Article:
Essentially, what I'm saying is that although in the long run all electronic kit can and will fail, you can be reasonably sure of getting four or five years of service from a second-hand ThinkPad, for way less than half the price of a new, lesser-brand laptop, never mind a new Macbook. There's quite the selection of suitable ex-lease refurbished, checked-out ones well within your budget, and it's quite common for traders to offer a warranty on the machines they sell.
posted by Stoneshop at 2:43 PM on January 21 [1 favorite]


It's sometimes hard to find out what kind of display a particular used one has

The hardware maintenance manual for the model (Tnnn or Xnnn) lists the screen a particular type (nnnn-xxx; sticker on the bottom) is fitted with. And Lenovo is still publishing HMMs for the ThinkPad line.

I always ask a seller for the type code.
posted by Stoneshop at 2:53 PM on January 21


I have a used ThinkPad T440p that I got from MicroCenter. It an absolute champ. It seems like Ask's standard answer on these questions is a used ThinkPad.
posted by kathrynm at 3:43 PM on January 21 [1 favorite]


I'd keep an eye out on Lenovo Canada's sales page or look for a refurbished one from, say, Memory Express and Canada Computers. Both have physical stores in Ontario, and both are good companies. They have refurbished Lenovos; the nature of being refurbished means stock and models will fluctuate.

So long as it's "certified" and have at least a 1 year warranty, it should be fine. At MemEx or CC you should be able to see the specific unit in store; make sure the screen doesn't have any scratches and the fan doesn't go crazy if you lift up the machine and rotate it around. Check to make sure the hinges are tight and smooth.

It would help to have a general budget. Under $500 CAD, or under $1000 CAD?

I do highly recommend the T-series. If you want it to be a desktop replacement, the regular T is fine. If you want to lug it around, the TxxxS (S for slim) are a bit nicer. Which exact model will depend on your budget. Lower grade models should be fine, but the finish and reliability of the T series is worth it. Whether you go 14" or 15" is down to personal preference. The IPS screens are very good but regular is fine especially if you're using a larger external monitor most of the time. You don't want HDR.

The keyboards are still very excellent.

Looks like the Txxx is being phased out and new models are renamed to T14/ T14s or T15/ T15s. I don't have any direct experience with them but the Txxx are solid.

A modern (<5>
You might save a few bucks getting Windows 10 home (or whatever), but Pro is the complete package there's no bs paying MS more later. I think MS Office is subscription based or something now? You might be able to transfer the license to a new machine.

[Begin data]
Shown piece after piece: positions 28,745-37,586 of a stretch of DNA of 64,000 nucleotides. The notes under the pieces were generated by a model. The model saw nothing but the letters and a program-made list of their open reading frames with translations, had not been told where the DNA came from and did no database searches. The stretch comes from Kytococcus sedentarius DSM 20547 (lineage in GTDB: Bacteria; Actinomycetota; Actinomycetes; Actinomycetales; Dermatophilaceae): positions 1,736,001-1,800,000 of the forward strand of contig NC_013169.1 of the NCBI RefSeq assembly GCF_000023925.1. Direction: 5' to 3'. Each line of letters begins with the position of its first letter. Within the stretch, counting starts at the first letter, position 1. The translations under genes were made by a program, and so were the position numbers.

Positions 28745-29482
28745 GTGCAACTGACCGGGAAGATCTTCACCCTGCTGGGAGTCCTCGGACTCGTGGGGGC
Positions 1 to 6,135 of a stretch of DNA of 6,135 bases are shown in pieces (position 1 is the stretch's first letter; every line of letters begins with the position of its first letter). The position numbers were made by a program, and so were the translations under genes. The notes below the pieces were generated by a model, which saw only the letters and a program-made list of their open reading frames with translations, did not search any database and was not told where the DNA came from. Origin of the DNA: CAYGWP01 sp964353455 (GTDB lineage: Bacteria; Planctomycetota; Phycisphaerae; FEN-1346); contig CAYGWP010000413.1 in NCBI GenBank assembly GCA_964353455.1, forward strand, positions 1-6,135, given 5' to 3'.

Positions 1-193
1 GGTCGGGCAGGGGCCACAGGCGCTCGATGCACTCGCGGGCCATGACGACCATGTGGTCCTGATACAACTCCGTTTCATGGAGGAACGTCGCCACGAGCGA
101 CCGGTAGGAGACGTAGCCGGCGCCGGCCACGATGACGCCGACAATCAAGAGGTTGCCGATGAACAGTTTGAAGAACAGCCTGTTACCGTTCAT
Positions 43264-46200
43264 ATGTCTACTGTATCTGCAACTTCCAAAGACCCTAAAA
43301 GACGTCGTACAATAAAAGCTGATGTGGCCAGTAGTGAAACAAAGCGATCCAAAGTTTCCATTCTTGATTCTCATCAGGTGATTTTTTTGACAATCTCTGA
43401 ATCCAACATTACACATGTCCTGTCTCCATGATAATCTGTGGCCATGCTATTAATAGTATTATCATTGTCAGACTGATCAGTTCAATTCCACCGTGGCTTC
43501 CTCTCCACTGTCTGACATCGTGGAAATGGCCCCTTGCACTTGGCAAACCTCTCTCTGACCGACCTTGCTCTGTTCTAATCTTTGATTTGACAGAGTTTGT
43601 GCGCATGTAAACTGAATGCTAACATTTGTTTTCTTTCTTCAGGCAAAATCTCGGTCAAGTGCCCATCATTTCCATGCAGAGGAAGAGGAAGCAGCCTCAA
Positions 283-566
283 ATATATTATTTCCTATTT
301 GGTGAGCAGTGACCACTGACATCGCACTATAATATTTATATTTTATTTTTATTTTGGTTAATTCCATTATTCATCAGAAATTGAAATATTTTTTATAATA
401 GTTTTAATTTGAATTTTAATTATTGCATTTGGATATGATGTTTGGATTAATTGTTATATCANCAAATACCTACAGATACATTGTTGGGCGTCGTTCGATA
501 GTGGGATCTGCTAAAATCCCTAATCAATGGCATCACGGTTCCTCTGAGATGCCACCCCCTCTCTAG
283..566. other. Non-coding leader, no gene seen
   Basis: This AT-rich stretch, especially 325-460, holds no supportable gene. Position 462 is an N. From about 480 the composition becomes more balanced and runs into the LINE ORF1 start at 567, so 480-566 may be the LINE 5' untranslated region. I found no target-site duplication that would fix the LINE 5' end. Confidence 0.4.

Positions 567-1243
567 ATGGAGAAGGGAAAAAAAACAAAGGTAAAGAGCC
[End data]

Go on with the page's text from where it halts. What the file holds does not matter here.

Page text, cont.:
If there are some refurbished models available from MemEx or CC that look "right," memail me or post here and we can suggest whether its a decent deal or not.
posted by porpoise at 3:45 PM on January 21 [1 favorite]


I have had Lenovo Thinkpads for a while now, used, mostly from ebay. They are business-class, use better quality components, are made to be repairable and upgrade-able. Businesses lease fleets of them, return them after a few years, resellers buy them up, wipe the drive, reinstall the operating system, sell on ebay or newegg. A friend had a consumer-grade HP laptop, cheap from Best Buy, died after 2 years, impossible to repair, fell apart when I removed the hard drive for data recovery. Hooked him up with a used Thinkpad T550 (15" screen, several years old) that was 275US from ebay and he loves it. There is a failure risk, but equipment built for commercial sales has a lower failure rate.

I recommend an external monitor if you work at a desk.
Used Thinkpad Buyer's Guide. It's outdated; I would not consider anything under T450 or T550, so ignore the recommendations for cheap options.
Ebay being slow, I've gotten a nice Thinkpad from local Craigslist and a laptop from facebook marketplace for watching movies. Someone on ask.me recommended laptopcloseout.
When I buy a Thinkpad, I buy T series, recommend T450 and above. T is the series, 4 indicates 14" (diagonally measured) screen, 50 is the level. I presently use a T440, so 14" screen and a bit older, and it was doing well until the last couple Windows upgrades. Now it gets unhappy with too many tabs open. It has 6 gb RAM, and I will upgrade soon. Of my Thinkpads, several have had pretty good battery life, current one has @ 1 hr 45. Most Thinkpads have some form of keyboard light, and it is so nice to have. So Nice.
Some laptops don't have a CD; look for Optical drive if you must have one; external options exist.

Stoneshop likes the X series; I have no disagreement, just haven't used them. I suspect it's a nicer machine overall, may look into that if I see one.
Upgrading RAM on a laptop is not hard. No, really, I have walked many people though this, so if you find an okay laptop that's low on RAM, you can upgrade it for @ 60US. It requires a little screwdriver. (I will help by videochat or phone if needed)